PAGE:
Do not spare him, but can’t we wait?
Letter to Editor
The Lal Masjid “Operation Silence” was meant to silence the ‘Red Mosque’ loudspeakers, and it did silence them for the time being, but, as the time passes, that silence is turning into heat. Musharraf is now in custody and every gun has turned its barrel at him. It has timed with the release of Lal Masjid Commission report that implicates Musharraf for the whole saga. As the turncoats have shifted from loyalty to bigotry, new storm seems to be in the making. This all is the cost Musharraf is meant to pay for his return to home country despite ‘saner advices’. The man from the best of armies has apparently fallen into a trap. A number of cases, including that of Lal Masjid, imposition of emergency, removal of the super judge and dismissal of elected government, are now out to decide his fate. What is on the surface seems to be gloomy. What is clear is the revenge of time that it takes from the taker. Time may not spare him. But daring was his step to stage a comeback. It is not that he didn’t know the consequences. He is not that stupid that he could not exactly gauge the reality of his following back in Pakistan. The ‘warm welcome’ at the airport, throwing of shoe at him in the court, and manhandling of his bodyguards etc is enough a humiliation for a former strongman, both a president and chief of army staff in one. One must appreciate that he chose a difficult task. What the course of law does to him is not clear but a group of terrorists, in a video message, threatened to kill him “come what may”. Nawaz Sharif says he can forgive Musharraf but law will not. As long as the law is in the ‘iron’ hands of Chief Justice, Musharraf family should not expect anything called leverage. Still people at the other end call it a drama but the ‘hero’, it seems, is destined to become ‘villain’ very soon.
Whatever is his fate, yet the ‘dictator’ was a “better democrat” and a “con economist”. What he gave to this country was missing before. The mushroom of TV channels, now almost all against him. The freedom of expression, no one – anchorperson or columnist – spared him. The economy of the country would never be as strong, at least in near future, as it was in his tenure. One doesn’t know whether Nawab Bugti was killed by his orders, but I admire his gesture of sparing Nawaz Sharif’s life who was meant to be his enemy number one at that time. Even, Musharraf was the first to call Nawaz Sharif to condole his father’s death, offering him any kind of facilitation in burial etc. He was open to media and available to speak, though it proved to be counterproductive. He shouldn’t have written “In the line of fire” that actually “ignited start of his downfall”. But if we consider the army of today under Gen Kayani as a subservient force and a guarantee to democracy, the credit must be given to Musharraf who handed over command to a man who earned laurels at home and abroad. Today Musharraf stands arrested; the credit must go to the legacy he had left. It may prove to be a long test of nerves for him but the reality is, he has daringly come back, though we believe he was better safe abroad.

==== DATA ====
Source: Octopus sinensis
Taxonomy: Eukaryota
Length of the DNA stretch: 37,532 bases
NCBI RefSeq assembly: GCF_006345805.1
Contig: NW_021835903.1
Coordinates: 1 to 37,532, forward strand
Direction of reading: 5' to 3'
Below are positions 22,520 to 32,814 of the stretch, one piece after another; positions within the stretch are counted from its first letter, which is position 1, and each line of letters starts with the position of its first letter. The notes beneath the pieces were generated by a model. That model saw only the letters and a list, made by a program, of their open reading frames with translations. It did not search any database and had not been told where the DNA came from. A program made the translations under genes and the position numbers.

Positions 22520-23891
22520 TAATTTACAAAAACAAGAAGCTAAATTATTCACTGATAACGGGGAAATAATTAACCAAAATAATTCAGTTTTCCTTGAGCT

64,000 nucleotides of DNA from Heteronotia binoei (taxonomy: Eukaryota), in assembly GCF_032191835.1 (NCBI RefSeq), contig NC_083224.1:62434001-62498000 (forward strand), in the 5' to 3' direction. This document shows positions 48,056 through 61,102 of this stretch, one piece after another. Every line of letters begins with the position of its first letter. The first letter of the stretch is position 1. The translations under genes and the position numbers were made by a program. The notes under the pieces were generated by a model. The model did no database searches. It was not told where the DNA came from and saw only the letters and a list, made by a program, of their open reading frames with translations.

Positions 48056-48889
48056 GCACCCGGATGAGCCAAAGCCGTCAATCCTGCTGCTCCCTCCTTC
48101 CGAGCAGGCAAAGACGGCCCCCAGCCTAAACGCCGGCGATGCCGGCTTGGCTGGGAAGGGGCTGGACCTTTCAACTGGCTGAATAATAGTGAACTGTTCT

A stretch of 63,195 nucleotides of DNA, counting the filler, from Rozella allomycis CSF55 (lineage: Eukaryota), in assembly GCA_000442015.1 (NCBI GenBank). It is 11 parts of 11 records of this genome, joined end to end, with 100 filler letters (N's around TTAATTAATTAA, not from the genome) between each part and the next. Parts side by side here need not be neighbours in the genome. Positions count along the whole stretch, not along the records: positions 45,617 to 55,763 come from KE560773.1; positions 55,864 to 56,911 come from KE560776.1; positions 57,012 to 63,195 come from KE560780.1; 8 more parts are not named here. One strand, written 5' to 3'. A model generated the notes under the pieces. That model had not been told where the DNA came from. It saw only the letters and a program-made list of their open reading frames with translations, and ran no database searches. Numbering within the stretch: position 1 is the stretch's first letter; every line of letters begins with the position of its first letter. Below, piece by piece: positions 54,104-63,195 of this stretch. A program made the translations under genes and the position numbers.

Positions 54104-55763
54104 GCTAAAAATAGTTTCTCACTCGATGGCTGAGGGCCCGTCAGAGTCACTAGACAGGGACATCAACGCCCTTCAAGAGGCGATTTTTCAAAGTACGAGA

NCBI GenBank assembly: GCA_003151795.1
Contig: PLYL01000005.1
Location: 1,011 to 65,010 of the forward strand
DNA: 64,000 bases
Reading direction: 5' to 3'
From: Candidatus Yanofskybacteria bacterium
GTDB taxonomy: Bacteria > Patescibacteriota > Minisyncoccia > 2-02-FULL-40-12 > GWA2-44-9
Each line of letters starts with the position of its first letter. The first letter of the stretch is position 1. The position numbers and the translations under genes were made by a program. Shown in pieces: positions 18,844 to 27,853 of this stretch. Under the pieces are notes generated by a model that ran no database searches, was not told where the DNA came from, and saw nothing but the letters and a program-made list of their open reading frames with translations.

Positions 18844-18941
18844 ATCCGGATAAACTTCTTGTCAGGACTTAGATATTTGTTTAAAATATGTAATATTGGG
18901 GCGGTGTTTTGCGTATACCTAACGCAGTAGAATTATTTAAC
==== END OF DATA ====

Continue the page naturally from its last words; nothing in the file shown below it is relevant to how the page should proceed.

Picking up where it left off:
The judge who issued his arrest orders is said have record of corruption and failed election attempts. He may or may have not been having personal or guided grudge, but the fact remains that newspaper reports and columns, TV channel bulletins and talk shows were full of demand for Lal Masjid operation. According to an analysis made by the reference section of a strong media group, 92% reports and comments criticized the authorities for not acting against, for delaying action and for calling the army to launch a sweeping operation. According to another survey conducted through social media networks, 42% people said “yes, it was right decision”, only 4% said “army is to be blamed”, 23% said “army was just order, it was government’s decision”, 16% said “no, government took the wrong decision” and 3% said “the Lal Masjid authorities are to be blamed.”
Shakespeare rightly said “when sorrows come, they come not single spies, but in battalions”. This aptly describes the conundrum now facing Musharraf. “The place called Pakistan has gone through centuries of invasions from outside forces. This has conditioned the minds of common people and ruling elite. So when anyone is in power then nobody questions his judgment. They just massage his ego and tell him that everything is great. As soon as he is out of power then all of them come with stones. All of them want to take their revenge.” This is what is happening to Musharraf. None of his past colleagues gives any statement in his favor. Nobody talks about billions taken away by the politicians, under Zardari & Co. Law must take its course but before the law declares him guilty, we as a civilized nation must not subject him to punishment.
F Z Khan, G-8/4, Islamabad